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The study of molecular and genetic markers of apoptosis and proliferation, their role in the treatment and prevention of osteogenic sarcoma

Date

22 Oct 2018

Session

Poster display session: Breast cancer - early stage, locally advanced & metastatic, CNS tumours, Developmental therapeutics, Genitourinary tumours - prostate & non-prostate, Palliative care, Psycho-oncology, Public health policy, Sarcoma, Supportive care

Presenters

Mirzagaleb Tillyashaykhov

Citation

Annals of Oncology (2018) 29 (suppl_8): viii576-viii595. 10.1093/annonc/mdy299

Authors

M.N. Tillyashaykhov1, D.S. Polatova2, M. Gafur-Akhunov2, K. Abdikarimov2, U. Islamov2, R. Davletov2

Author affiliations

  • 1 Urology, National Research Center of Oncology and Radiology, 100174 - Tashkent/UZ
  • 2 Bone And Soft Tissue Sarcomas, National Research Center of Oncology and Radiology, 100174 - Tashkent/UZ
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Background

The prognostic value of proliferative and apoptotic activity of tumors in patients with osteogenic sarcoma was investigated in order to determine which genes are involved in their pathogenesis and prognosis.

Methods

Immunohistochemical methods (IHC) were used to study the expression of p53, bcl-2, Ki-67 in patients with osteogenic sarcoma in comparison with the effectiveness of treatment. Patients with positive results of chemotherapy (group 1) underwent radiotherapy for a radical program in the total focal dose up to 60-70 Gy. When receiving a good effect from radiation therapy (group 2), patients received another 4-5 courses of chemotherapy. Surgical treatment was performed in 36 patients (41.9%) with a large pulpy component of the tumor and with ineffective chemotherapy or chemoradiotherapy (group 3).

Results

In group 1 patients, who received chemotherapy, the full effect was observed only in patients with negative and weakly positive IHC reactions to the p53 (18%), Ki-67 (16%) and bcl-2 (10%). For partial effect, the phenotype of tumor cells was as follows: negative and weakly positive IHC reaction to the mutant p53 gene was seen in 52% of patients, in Ki-67 - in 62%, and bcl-2 - in 48%. In 6% of patients in this group, the effect of therapy was negative. In the second group, only 10% of the patients had a full effect of the therapy, while in all patients, the tumor cells were mutant p53 negative, 5% had average Ki-67 and bcl2, and 5% were Ki-67 and bcl-2 negative. 25% of patients in this group had partial effects. In 20% of patients in this group, absence or weak expression of mutant p53 gene was detected in tumor cells, expression of Ki67 and bcl 2 genes in 15% was average, the remaining patients were with Ki-67 and bcl-2 negative. In group 3, 56% of patients had positive effect with therapy, among them, those with weak or no, expression of mutant gene p53 were 75% and only 12.5% showed moderate expression of this protein.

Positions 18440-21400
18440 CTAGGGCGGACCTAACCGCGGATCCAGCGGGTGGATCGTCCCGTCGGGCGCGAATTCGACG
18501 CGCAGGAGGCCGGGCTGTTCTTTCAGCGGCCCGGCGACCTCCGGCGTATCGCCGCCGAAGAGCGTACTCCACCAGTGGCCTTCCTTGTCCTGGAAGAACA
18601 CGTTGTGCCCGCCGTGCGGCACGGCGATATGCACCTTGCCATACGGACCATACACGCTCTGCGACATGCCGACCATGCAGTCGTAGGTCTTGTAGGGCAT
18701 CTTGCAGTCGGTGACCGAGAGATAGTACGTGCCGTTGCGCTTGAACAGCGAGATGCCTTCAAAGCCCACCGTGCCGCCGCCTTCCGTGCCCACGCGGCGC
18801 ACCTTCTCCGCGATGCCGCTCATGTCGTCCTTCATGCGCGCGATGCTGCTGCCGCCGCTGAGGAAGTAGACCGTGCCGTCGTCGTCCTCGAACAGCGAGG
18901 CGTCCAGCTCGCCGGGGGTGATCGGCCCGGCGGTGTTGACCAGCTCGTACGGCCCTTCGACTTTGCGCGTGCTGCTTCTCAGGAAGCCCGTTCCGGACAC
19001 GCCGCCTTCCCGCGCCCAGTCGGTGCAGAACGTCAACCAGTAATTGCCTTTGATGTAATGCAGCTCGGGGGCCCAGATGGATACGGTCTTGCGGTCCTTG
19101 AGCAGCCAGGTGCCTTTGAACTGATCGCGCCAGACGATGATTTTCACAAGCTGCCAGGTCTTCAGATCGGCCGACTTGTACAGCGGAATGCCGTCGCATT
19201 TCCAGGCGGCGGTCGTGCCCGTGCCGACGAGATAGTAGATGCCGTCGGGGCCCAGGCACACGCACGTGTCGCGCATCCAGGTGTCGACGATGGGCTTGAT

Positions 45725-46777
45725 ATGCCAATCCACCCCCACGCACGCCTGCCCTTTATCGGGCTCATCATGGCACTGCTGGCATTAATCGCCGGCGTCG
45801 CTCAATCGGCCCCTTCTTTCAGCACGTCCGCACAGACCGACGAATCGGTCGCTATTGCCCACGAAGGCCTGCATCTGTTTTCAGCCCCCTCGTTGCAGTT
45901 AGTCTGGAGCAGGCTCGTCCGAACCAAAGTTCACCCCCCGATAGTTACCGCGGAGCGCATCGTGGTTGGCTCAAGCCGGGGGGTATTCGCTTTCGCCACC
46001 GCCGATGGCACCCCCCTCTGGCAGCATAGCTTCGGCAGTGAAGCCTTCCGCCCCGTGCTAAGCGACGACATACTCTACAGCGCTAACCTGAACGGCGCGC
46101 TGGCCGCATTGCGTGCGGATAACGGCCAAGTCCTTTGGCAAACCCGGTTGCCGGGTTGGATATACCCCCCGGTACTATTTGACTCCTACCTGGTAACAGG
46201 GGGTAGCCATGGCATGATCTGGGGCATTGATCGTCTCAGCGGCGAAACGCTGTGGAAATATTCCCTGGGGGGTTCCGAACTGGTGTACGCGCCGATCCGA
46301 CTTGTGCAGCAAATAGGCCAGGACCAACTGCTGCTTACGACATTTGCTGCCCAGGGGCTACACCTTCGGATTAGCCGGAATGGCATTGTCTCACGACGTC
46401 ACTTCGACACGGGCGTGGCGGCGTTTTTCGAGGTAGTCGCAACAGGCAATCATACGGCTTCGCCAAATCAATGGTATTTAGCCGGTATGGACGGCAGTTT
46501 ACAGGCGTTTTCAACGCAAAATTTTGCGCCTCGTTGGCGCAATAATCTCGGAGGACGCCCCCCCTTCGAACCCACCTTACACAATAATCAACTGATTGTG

Conclusions

Our findings suggest that the study of the expression of the mutated p53 suppressor gene is a more informative prognostic factor in osteogenic sarcoma and contributes to an understanding of the mechanisms of cancer, development of new diagnostic methods and pathogenetically valid approaches to the therapy of osteogenic sarcoma.

Clinical trial identification

Legal entity responsible for the study

Ministry of Health of Republic of Uzbekistan.

Funding

Has not received any funding.

Editorial Acknowledgement

Disclosure

All authors have declared no conflicts of interest.

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